Rosai-Dorfman disease

Plasma cells are typically numerous in this indolent histiocytic disorder of unknown etiology, in which increased histiocytes occur in the sinus and paracortex, with an S-100+/CD68+/CD4+ immunophenotype and prominent emperipolesis (presence of lymphocytes, plasma cells, and occasionally other cells in their cytoplasm). [34] Variable numbers of plasma cells are present in the interfollicular and paracortical areas in almost all cases [Figure 3]e and f.

Inflammatory pseudotumor

IPT is an uncommon reactive condition of lymph nodes characterized by proliferation of the myofibroblastic cells, small vessels, and mixed inflammatory cells including lymphocytes and plasma cells as well as occasional eosinophils and neutrophils. [35] While the pathogenesis of IPT has remained obscure, the absence of anaplastic lymphoma kinase (ALK) expression in all cases of IPT of the lymph node indicates that this entity is biologically distinct from the inflammatory myofibroblastic tumors found in soft tissue. [36]


   Small B-Cell Lymphomas with Plasmacytic Differentiation Top


Plasmacytic or plasmacytoid differentiation can be found in a variety of small B-cell lymphomas, including MZL, LPL, chronic lymphocytic leukemia (CLL)/small lymphocytic lymphoma (SLL), follicular lymphoma (FL), mantle cell lymphoma, etc., Flow cytometric demonstration of monotypic B-cells with characteristic immunophenotype is helpful in many cases, but the distinction between some LPLs and MZLs can be very challenging because they share overlapping morphologic and immunophenotypic features. [37] It usually requires the integration of clinical history, morphology, immunophenotype, and molecular/cytogenetic analysis to achieve a definitive diagnosis. In certain cases, only a descriptive diagnosis of "small B-cell lymphoma with plasmacytic differentiation" is possible. In cases with a predominant plasma cell component, the possibility of a coexisting plasma cell neoplasm also needs to be ruled out. [38]

Nodal marginal zone lymphoma

Nodal MZL (NMZL) is a rare indolent B-cell lymphoma mainly affecting older adults (median age 60 years). [39],[40] It often presents with Stage III or IV disease, sometimes with B symptoms. [41],[42],[43] Variable morphologic patterns (diffuse, perifollicular, interfollicular, and nodular) are recognized, characterized by heterogeneous proliferation including marginal zone B cells (centrocyte-like, monocytoid), plasmacytoid cells, plasma cells, and scattered transformed B-cells (centroblasts and immunoblasts). [44],[45] Plasmacytoid differentiation is common and can be extensive. [46],[47] Dutcher and Russel bodies may be seen. The residual follicles can be expanded, regressed, or colonized by neoplastic cells [Figure 4]. NMZLs express pan-B-cell markers including CD20, CD79a, and PAX5. The majority of cases lack CD5, CD23, CD10, and BCL6, although expression of these markers has been reported. In most cases, BCL2 is weakly expressed and in up to 50% of cases, CD43 is positive. Cells with plasmacytic/plasmacytoid differentiation are positive for MUM1. In addition, cytoplasmic immunoglobulin expression can often be detected. They are mostly IgM+, rarely IgG+ or IgA+. Identification of light-chain restriction by flow cytometry favors a lymphomatous process. However, some cases of reactive marginal zone hyperplasia, particularly in pediatric patients, can show lambda light-chain restriction even though they are polyclonal by molecular analysis. [48] The differential diagnosis of NMZL frequently includes other low-grade B-cell lymphomas with plasmacytic differentiation and plasma cell neoplasms. These entities are discussed further in the following sections.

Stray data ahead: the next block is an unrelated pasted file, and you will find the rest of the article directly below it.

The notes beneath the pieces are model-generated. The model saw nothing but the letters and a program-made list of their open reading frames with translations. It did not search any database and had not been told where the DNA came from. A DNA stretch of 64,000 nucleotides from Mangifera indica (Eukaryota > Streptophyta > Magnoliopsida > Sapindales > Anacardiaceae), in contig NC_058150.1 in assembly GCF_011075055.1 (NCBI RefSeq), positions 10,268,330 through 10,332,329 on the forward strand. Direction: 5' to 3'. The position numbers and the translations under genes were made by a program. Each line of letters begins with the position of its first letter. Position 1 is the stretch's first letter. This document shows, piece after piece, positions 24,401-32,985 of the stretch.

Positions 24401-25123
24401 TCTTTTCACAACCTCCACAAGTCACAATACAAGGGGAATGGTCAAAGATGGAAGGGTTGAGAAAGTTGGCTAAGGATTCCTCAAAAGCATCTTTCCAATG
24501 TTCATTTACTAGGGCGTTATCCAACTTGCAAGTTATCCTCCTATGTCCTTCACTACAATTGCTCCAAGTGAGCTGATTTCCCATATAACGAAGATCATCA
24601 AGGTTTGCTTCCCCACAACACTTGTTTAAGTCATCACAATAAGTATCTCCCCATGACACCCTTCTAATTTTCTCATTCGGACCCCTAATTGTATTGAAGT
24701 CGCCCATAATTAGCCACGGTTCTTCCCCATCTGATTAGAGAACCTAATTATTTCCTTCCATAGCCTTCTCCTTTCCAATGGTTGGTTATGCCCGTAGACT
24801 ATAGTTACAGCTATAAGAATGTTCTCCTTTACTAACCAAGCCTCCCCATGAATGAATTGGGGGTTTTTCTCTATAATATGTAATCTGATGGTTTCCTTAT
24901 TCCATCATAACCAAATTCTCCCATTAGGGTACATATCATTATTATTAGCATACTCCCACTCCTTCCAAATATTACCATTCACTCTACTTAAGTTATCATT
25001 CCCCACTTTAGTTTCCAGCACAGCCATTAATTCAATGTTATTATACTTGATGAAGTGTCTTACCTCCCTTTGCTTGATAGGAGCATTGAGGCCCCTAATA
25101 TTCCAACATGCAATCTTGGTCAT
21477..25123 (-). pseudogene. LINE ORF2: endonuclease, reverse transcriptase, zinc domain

Figure 4: Nodal marginal zone lymphoma. (a) Pale staining, "monocytoid" lymphoid cells expand the interfollicular areas and focally infiltrate the follicles (H and E, ×2). (b) A rim of clear cytoplasm imparts the monocytoid appearance. Few Dutcher bodies are present (H and E, ×40). (c) CD20 highlights abundant B cells in the interfollicular areas (CD20, ×20). (d) Plasmacytoid B-cells and plasma cells are positive for MUM1 (MUM1, ×20). (e) These cells show kappa light-chain restriction (Kappa, ×20). (f) Lambda is negative in these cells. Note the scattered reactive plasma cells (Lambda, ×20)

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Lymphoplasmacytic lymphoma

LPL usually involves bone marrow, less commonly involving extramedullary sites such as lymph nodes and spleen. It is composed of small B lymphocytes, plasmacytoid lymphocytes, and plasma cells. In most instances, LPL is associated with an IgM paraprotein, resulting in Waldenstrom macroglobulinemia (WM) (defined as an LPL with bone marrow involvement and any level of an IgM monoclonal gammopathy). [37] It should be noted that IgM paraprotein can also occur in other B-cell neoplasms (e.g., MZLs), or as IgM producing monoclonal gammapathy of underdetermined significance (MGUS) and rarely as IgM myeloma.